Most Buffalonians can attest to hearing clichéd, hackneyed comments about living in the Queen City. In conversations with non-locals, I’ve forced out a disingenuous chuckle at some lame joke about crappy weather, a failing sports team, and chicken wings. Apparently some people aren’t fans of the cold and snow during the wintertime, and that’s OK. Buffalo has four incredible seasons, including a winter wonderland. Spring, summer, and fall aren’t so bad either.
For those of you who are already thinking about getting back onto the water, come spring, I have an interesting tidbit that I would like to share with you. It might come as a shock (or at least it did for me) to hear about surfers riding the waves of Lake Erie. Surfing in Buffalo was something I’ve heard about but never witnessed, and figured it was a ‘unicorn’ myth anyways. Regardless, I never put much thought into it one way or the other, until I met Brian Trzeciak.
Former toy designer for Fisher Price, Trzeciak is the shaper/designer for the Buffalo Board Co. Trzeciak designs custom paddleboards and surfboards. So what could possibly motivate a Buffalonian to take on what some may consider to be a stereotypical West Coast hobby? During a trip to Hawaii to visit his wife’s parents, Trzeciak was convinced to try paddle boarding.
“When I first got on the board, it was really uncomfortable. These waves would come and I would fly right off, I didn’t get it – it was awful. Then I saw someone surfing with the board, and didn’t know you could do that, so I tried it,” he said. “It was the coolest feeling. I fell in love with surfing. I started to wonder if I could make surfboards.”
Upon returning home, Trzeciak did some research and eventually started making his own surfboards, starting at the Buffalo Maritime Center (BMC). Trzeciak got his start with the BMC when he was seeking out a place to build custom boards for the lake. He walked into the center with the interest of building a paddleboard, which is when he met former director Roger Allen.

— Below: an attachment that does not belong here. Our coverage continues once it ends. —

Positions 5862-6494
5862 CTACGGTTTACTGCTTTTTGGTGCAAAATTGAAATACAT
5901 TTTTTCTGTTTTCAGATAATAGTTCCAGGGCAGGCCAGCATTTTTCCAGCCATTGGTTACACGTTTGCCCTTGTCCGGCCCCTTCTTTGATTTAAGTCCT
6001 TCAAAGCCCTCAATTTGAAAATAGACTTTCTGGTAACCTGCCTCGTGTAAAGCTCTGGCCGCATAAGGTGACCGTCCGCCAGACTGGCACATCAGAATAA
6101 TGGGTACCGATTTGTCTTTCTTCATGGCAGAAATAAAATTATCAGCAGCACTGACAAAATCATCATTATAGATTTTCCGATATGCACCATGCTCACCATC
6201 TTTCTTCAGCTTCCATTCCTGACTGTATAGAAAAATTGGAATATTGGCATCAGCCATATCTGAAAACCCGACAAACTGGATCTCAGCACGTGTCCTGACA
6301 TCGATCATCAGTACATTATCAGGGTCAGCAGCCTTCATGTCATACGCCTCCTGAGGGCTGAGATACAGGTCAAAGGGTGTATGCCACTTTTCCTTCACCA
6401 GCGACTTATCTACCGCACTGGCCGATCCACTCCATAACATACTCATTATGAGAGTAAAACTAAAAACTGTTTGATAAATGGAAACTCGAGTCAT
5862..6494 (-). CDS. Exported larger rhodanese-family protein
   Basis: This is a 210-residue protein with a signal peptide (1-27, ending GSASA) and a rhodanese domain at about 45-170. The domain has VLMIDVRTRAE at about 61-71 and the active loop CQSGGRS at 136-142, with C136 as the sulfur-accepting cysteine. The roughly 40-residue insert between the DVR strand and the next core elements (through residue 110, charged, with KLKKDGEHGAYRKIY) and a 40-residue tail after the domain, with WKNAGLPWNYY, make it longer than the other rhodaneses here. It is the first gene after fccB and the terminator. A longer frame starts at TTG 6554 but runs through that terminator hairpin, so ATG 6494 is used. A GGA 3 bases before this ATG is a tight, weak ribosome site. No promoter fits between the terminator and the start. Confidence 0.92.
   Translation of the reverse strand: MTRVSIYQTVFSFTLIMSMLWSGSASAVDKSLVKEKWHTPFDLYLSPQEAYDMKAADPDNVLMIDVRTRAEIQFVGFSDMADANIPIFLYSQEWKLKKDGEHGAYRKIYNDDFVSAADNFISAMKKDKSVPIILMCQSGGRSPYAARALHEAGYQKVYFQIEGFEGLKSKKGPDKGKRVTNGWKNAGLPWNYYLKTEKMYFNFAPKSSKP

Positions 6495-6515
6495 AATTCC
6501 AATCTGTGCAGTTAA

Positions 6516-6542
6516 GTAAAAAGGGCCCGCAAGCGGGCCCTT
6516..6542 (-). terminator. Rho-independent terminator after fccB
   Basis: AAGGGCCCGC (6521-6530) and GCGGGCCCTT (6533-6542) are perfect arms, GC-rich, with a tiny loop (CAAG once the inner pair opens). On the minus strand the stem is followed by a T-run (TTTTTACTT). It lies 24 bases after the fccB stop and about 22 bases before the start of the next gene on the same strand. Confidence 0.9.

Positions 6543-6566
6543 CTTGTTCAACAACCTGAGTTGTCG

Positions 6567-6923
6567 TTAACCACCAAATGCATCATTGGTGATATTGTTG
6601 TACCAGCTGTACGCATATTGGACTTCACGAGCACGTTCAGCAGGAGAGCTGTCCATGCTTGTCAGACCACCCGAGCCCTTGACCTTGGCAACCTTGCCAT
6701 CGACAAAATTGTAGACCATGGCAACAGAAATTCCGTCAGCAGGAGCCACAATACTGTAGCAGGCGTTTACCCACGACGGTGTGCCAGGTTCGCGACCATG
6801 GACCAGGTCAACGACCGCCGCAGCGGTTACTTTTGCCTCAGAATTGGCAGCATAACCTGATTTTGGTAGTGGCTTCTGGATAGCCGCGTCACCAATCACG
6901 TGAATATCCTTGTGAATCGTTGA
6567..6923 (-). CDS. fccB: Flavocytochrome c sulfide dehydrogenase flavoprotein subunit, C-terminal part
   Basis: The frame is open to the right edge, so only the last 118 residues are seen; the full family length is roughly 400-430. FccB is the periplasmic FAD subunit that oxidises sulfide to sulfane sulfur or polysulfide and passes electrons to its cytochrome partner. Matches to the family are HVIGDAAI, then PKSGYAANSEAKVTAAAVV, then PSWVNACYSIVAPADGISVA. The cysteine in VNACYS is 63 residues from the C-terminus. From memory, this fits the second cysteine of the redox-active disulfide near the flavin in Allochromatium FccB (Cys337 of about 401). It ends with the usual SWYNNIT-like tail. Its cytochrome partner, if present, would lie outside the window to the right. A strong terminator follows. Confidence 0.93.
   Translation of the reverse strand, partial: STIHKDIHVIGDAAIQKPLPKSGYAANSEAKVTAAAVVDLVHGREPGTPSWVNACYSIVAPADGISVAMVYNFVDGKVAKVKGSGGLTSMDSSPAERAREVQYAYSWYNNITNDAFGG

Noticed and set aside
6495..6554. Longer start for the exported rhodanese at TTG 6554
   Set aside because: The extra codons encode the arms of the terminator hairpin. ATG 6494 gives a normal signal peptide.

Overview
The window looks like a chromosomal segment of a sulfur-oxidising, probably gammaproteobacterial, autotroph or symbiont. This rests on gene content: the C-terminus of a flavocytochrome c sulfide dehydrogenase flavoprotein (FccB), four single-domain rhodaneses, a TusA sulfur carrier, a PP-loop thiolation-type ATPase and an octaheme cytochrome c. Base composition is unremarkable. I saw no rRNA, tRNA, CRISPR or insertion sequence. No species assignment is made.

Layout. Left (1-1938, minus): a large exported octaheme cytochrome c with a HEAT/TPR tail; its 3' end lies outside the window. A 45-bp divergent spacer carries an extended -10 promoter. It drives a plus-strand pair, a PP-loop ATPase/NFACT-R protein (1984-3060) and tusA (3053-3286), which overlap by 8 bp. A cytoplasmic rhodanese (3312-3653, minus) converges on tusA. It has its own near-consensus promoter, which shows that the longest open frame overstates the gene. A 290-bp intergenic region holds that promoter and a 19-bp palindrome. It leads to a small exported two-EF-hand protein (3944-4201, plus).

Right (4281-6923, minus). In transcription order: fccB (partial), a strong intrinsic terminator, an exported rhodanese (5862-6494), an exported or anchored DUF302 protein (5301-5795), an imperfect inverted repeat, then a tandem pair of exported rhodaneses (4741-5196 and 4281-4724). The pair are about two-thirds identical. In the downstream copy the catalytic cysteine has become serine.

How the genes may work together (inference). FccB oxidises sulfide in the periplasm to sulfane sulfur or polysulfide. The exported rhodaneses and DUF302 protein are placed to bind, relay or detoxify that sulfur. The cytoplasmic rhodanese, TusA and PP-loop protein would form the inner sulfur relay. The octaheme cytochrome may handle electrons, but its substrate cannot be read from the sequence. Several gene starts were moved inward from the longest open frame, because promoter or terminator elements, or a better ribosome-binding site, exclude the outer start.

“After that, I fell in love with the place and never left,” Trzeciak said.
Trzeciak’s part-time position making boards at the BMC eventually landed him a position as director of the BMC, where he taught both kids and adults how to build boats and surfboards. He also has a workshop located in his home in Hamburg, where he custom makes most of the boards.
I recently had the chance to tour Trzeciak’s workshop and witnessed the first step of creating a surfboard. Sitting atop a wooden workhorse were two 10’ EPS foam blanks. Trzeciak talked me through the process as he taped small wooden boards along the foam to use as a protector for a later step. He then sprayed down the inner side of the foam with water and covered it in Gorilla glue. The glue sets quickly, giving Trzeciak ten minutes to complete this part of the process. After smoothing the glue, the next step was to bind these two pieces together. Placing each piece back onto the workhorse, he used clamps to hold the foam together, transforming the foam into a sturdy board. The foam takes one day to set. After setting, then comes lamination and shaping the actual board. Then the board gets sanded down, before being covered with a combination of epoxy to fiberglass.
“After sanding, it depends on what [the client] wants to do with the bottom. For this board, they want it white at the bottom,” he said.
Then comes the artwork. Trzeciak hand paints designs on the board and puts two layers of fiberglass on top. The fiberglass works as a protective shell. From soup to nuts, it takes about 1.5 to 2 months to complete a board.
I asked Trzeciak how his Buffalo Board business has been going as of late, and he told me that sales have been brisk. He mainly relies on word of mouth – people who have purchased his boards are psyched that they made right here in WNY. Trzeciak also builds boards that are made specifically for Lake Erie conditions.
While it might not be board season right now, it’s the perfect time to pick up one of these custom made beauties. The holidays are upon us… hopefully a few BRO readers are still looking for that ‘perfect’ gift for a lake-faring loved one.